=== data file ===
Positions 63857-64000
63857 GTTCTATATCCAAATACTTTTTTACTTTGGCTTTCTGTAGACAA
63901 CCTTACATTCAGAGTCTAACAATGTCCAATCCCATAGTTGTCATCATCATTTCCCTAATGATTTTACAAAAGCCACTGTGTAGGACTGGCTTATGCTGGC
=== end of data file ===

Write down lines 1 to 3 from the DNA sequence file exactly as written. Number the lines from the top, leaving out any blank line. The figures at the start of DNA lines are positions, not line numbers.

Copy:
Positions 63857-64000
63857 GTTCTATATCCAAATACTTTTTTACTTTGGCTTTCTGTAGACAA
63901 CCTTACATTCAGAGTCTAACAATGTCCAATCCCATAGTTGTCATCATCATTTCCCTAATGATTTTACAAAAGCCACTGTGTAGGACTGGCTTATGCTGGC